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Posts Tagged ‘crocheting’

I am knitting again for the Special Olympics Scarf Project. Here is a link to the information for Texas. Towards the bottom of this post I have listed a link to Colouring with Yarn. They have complied a great list of the participating states and the details. One thing that I will add –  if your state is not participating, you can still knit/crochet/loom scarves – just send them to another state!!!001

I am trying to challenge myself with some new patterns, but still keep it brainless. I am currently working on an eyelet pattern  (scarf #3), that is not so brainless. I really have to pay attention. I have typed out the pattern large enough so I can read it from a distance and I use a piece of masking tape placed under the row that I am currently working on. That helps.

my method of keeping track of where I am - a piece of masking tape.

my method of keeping track of where I am – a piece of masking tape.

Are there any knitters out there? Row 3 in the pattern above ended in “k2tog, yo, k2top yo” ….  I would still consider myself a beginner, but ending a row in a “yo” just doesn’t make sense to me, so I reversed the order to read “yo, 2ktog, yo, 2ktog.”  Is that a misprint, or can you really end a row with a “yo” (yarn over)?

I have also come up with a way to keep the scarf out of the way as it gets longer. Boy, does that help a lot! There is enough cat hair on this scarf the way it is, I certainly don’t need to add more by letting it drag on the floor. How do you keep your scarf (or large project) out of the way as you knit?

How do you keep your project out of the way?

How do you keep your project out of the way?

With the Special Olympics Scarf Project you can knit, crochet or loom your scarves… what ever works for you. I can really crank out a crocheted scarf, but then my right hand is done in for several weeks… so I do the knitting. I have noticed with knitting this year, I am now feeling it in my hands also…. just can’t win. So I do a little at a time instead of an hour – that helps.

Here are some of the specifics for the scarves. Dimensions are:

  • 54-60 inches long
  • 6 to 7 inches wide
  • Pack scarves individually in zip-bags for mailing
  • The notes to the athletes are great, so by all means include those, we just ask you please not attach them to the scarves themselves.

Scarves can be made in any pattern and can be knitted, loomed or crocheted.
Please wash the scarf before sending it, especially if you smoke or have pets.

Click on the link to Colouring with Yard below for a list of the participating states.  some other states that are participating. If you do not see your state, pick another state, go pick up some yarn and start knitting. You can knit for any state that you want, as long as you are using the colored yarn for that state.

Colouring with Yarn has a great post showing the details for:

  • Alaska
  • Arkansas
  • Delaware
  • Indiana
  • Iowa
  • Kentucky
  • Kansas
  • Ohio
  • Oklahoma
  • South Dakota
  • Tennessee
  • Texas
  • Utah

Here are a few posts about the past scarves that I sent:

Do you knit (or crochet) for a cause? Tell us about it. Share links in your comment.

Sincerely, Emily

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With all my traveling, sewing, soap making and present wrapping, i missed out on participating in much handmade holiday conversation here at Not Dabbling, so my post this week will be a run down of all the projects i worked on this year.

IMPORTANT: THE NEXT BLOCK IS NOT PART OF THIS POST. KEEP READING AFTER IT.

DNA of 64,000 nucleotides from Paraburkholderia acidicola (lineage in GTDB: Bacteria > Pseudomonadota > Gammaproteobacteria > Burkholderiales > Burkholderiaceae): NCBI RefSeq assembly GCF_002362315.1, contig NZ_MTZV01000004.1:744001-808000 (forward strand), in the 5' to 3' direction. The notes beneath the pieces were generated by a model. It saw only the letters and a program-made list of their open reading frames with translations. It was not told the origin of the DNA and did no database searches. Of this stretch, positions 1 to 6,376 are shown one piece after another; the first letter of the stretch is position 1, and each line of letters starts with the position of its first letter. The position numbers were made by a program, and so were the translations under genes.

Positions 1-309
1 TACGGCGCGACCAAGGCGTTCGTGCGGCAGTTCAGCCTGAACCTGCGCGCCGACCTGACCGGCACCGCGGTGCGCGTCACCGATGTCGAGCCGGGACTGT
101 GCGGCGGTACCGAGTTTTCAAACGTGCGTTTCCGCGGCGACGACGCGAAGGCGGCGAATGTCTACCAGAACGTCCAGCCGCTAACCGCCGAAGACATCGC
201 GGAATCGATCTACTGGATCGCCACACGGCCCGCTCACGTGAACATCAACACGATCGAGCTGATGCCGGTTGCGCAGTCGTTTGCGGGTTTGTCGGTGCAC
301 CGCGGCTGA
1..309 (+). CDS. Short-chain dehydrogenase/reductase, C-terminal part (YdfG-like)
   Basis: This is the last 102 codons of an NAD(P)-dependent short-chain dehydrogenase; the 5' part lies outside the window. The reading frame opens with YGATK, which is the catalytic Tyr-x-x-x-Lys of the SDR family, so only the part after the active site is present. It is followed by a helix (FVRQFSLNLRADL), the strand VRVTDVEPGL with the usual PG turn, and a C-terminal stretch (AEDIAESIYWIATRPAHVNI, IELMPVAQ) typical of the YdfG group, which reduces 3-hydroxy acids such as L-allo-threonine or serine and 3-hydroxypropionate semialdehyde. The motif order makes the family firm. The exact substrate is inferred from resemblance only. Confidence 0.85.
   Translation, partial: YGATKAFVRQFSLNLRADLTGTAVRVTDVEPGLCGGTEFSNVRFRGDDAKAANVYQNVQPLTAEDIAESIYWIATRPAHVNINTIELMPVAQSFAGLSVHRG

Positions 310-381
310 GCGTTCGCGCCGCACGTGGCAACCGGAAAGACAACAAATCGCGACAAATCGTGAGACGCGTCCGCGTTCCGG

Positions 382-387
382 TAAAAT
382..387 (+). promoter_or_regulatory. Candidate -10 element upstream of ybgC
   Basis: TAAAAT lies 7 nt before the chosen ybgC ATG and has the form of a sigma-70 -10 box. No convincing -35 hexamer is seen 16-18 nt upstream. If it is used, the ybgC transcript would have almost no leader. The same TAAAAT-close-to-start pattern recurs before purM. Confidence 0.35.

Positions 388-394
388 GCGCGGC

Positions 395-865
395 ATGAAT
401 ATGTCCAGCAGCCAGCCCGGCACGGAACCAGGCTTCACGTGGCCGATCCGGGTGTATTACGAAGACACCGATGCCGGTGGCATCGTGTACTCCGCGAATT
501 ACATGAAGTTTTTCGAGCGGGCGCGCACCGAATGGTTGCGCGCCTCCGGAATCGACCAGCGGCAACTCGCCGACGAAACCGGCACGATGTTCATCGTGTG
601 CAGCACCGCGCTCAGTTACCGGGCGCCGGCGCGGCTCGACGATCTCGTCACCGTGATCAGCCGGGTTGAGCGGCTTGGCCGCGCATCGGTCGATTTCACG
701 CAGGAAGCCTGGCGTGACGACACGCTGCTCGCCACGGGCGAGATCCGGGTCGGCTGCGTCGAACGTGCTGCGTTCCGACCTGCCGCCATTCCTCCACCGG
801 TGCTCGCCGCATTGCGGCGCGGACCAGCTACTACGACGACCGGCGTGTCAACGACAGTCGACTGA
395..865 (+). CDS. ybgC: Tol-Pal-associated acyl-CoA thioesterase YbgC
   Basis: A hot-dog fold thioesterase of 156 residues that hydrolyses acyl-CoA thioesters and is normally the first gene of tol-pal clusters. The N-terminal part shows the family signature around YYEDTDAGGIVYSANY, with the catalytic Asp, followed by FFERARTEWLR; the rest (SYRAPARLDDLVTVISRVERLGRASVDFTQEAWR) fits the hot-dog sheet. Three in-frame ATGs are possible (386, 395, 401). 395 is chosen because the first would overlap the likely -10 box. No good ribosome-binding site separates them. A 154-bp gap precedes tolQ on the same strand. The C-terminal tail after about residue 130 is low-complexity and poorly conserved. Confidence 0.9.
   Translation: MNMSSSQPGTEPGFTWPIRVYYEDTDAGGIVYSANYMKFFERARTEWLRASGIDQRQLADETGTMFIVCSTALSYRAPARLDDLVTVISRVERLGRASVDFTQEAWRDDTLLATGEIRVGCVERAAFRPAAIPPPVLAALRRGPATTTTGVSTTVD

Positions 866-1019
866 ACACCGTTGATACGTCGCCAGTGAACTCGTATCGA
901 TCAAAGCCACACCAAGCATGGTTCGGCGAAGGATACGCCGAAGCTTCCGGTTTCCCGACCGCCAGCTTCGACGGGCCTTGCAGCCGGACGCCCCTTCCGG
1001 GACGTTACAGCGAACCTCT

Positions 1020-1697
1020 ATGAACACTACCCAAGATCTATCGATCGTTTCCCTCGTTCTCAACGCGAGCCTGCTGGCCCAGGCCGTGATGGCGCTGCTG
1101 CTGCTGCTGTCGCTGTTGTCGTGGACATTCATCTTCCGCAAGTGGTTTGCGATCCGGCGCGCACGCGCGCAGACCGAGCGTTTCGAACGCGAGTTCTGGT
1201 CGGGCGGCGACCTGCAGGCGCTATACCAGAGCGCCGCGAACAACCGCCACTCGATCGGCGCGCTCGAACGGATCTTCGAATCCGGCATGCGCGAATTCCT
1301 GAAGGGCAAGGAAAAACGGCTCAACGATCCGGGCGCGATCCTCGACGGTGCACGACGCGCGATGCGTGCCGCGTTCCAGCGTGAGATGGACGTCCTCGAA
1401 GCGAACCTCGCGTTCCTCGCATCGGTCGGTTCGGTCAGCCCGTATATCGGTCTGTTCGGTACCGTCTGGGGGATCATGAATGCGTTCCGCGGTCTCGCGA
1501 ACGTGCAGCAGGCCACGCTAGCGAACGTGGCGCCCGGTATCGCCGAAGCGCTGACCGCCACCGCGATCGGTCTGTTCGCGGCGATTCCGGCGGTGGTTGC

Check out An Austin Homestead in the next week or two to see all my projects revealed. You can also find all my original handmade holiday posts in the archives on the left sidebar.

I got started with my holiday gifts early this year, beginning in September with some canned blackberry jam made from berries i picked just down the road, blended with dried cayennes saved from my Austin garden.

While i harvested gobs of berries and sold veggies to folks at the local farmer’s market, i was inspired to make my own produce bags for use at market and at home. I played around with my crochet hooks and came up with a sweet and easy pattern. I made at least 6 of these to give to several family members as Christmas gifts. *And i’ll be posting a tutorial on how to make your own market bag soon- so stay in touch and crochet with me!

My spinning wheel was a big contributor to my gifts this year. Not only did i give some beautiful skeins of “meriboo” (merino/bamboo) yarn to my mother in law, i also spun the yarn for several knitting projects for other loved ones. One mother has a new scarf, one father has a new hat, and each sister has a headband or hat. I am especially proud of two hats i knitted for my two best friends. One is in Texas, the other in New York and thus one has ‘not so warm’ hat, and the other an extra warm hat made of handspun quivit fiber (musk ox). I don’t yet know how to follow a knitting pattern, so all my projects come out rather “uniquely” which makes them even more special: they’re the only ones like them!

Giving my handmade gifts filled me with so much pride this year. I think my recipients loved their gifts, and i could tell they were all touched by my truly ‘hands on’ experience with each of their presents. Whether spun then knit, or picked then canned: all my gifts started with me from scratch to become treasured and useful possessions that will hopefully remind my recipients of me whenever they taste, wear or use them. To sit down to spin yarn for a project for someone you love to enjoy for years to come: THAT is what Christmas is all about, Charlie Brown. For me, at least.

In these dark days after Christmas (and other gift giving holidays) and before the new year, what thoughts and gifts are you pondering – both given and received? What present (given or received) stands out in your memory as the most treasured this year?

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